In addition, the department included four more batteries deployed for garrison duty:

  • Company K, 2nd US Artillery, under Captain Harvey A. Allen, at Fort Pickens.
  • Company H, 2nd US Artillery, under Captain Frank Larned, at Fort Barrancas.
  • 4th Massachusetts Battery, under Captain George G. Trull, at Fort Pike.
  • 1st Vermont Battery, under Captain George W. Duncan, with two 6-pdr rifled guns, two 6-pdr guns, and two howitzers, at Camp Parapet (defenses of New Orleans).

Of those four, only the 1st Vermont might be mounted for the upcoming campaign.  Arnold noted that three batteries were in route to Louisiana – the 21st, 25th, and 26th New York Batteries.  If properly supplied, the department might field fifteen mounted batteries, with a total of 90 guns.

Arnold suggested an arrangement of three batteries per division.  He felt the best mix for each divisional assignment was a battery of Napoleon guns, a battery of rifled guns, and a mixed battery of rifles and light smoothbores.  “This, in my opinion, will give the best proportion and most efficient combination for both combined and separate operations,” explained Arnold.  Unlike operations in other theaters where the Corps was the army commander’s unit of maneuver, in the swamps of Louisiana, operational focus fell to the divisional level.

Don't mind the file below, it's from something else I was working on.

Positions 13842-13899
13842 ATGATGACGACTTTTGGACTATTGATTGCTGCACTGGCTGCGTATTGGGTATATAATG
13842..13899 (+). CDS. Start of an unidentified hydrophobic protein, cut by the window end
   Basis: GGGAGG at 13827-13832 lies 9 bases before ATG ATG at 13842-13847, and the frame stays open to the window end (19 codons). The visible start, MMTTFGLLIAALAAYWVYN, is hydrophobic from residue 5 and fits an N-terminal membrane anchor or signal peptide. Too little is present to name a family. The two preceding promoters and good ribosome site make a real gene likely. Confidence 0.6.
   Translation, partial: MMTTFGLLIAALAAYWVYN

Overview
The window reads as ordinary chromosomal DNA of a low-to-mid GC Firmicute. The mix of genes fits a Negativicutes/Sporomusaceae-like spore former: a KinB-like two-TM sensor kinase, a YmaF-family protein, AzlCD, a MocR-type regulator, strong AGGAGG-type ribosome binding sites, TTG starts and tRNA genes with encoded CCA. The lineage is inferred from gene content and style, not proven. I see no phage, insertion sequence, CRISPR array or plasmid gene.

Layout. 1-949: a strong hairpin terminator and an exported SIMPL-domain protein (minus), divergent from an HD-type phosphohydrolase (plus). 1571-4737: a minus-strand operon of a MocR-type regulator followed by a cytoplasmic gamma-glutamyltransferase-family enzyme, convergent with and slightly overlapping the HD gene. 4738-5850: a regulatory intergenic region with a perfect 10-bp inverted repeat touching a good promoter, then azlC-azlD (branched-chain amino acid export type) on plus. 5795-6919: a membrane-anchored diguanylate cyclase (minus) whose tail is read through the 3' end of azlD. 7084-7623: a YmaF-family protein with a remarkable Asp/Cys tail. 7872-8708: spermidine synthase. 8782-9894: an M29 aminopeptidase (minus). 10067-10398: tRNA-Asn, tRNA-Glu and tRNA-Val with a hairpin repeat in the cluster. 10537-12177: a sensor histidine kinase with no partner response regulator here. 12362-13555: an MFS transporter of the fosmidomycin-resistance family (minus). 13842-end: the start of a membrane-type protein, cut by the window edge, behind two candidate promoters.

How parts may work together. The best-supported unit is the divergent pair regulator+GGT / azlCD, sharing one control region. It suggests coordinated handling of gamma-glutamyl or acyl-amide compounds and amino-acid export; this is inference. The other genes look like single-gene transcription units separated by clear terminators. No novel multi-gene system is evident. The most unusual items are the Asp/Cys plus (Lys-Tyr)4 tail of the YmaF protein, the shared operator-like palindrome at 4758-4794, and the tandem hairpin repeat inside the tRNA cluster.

But the main concern facing Arnold was the need for equipment to properly outfit the batteries.  “Many of the requisitions sent to the ordnance department have not been filled, owing to the non-arrival of the stores now overdue.”  Arnold had out a call for inventories.  His intent was to press the Chief of Ordnance to fill the shortfalls.

Another problem Arnold mentioned, which would become an issue later in the spring, was the lack of siege weapons.  “I would add in reference to siege operations that there are no guns whatever [in New Orleans] suitable for the purpose.  They can probably be obtained at some of the forts along the coast, but the procuring and transporting them to this place and the organization of a siege train will require some weeks at least.”

Organizational returns indicate at least some of Arnold’s request was fulfilled.  The 1st Vermont was indeed mounted.  Three of the department’s divisions, those of Brigadier Generals Thomas Sherman, William Emory, and Cuvier Grover, had three batteries of artillery (though not with the mix of guns preferred by Arnold).  Major General Christopher Augur’s division included five batteries – including the 12th Massachusetts Battery which arrived in February and the 1st Indiana Heavy Artillery. The three New York batteries mentioned in Arnold’s report were not mounted for the field.  The 25th New York Battery had lost all its horses when its transport wrecked off Key West.

The “Hoosier” heavy artillery was formerly the 21st Indiana Infantry, mentioned earlier with three field pieces.  The 1st Indiana Heavy would soon transition to garrison artillery, but some elements would serve in the siege lines at Port Hudson.

So in summary, Arnold asked for fifteen mounted batteries but only got thirteen.

(Captain Arnold’s reports appear in OR, Series I, Volume 15, Serial 21, page 649-651.)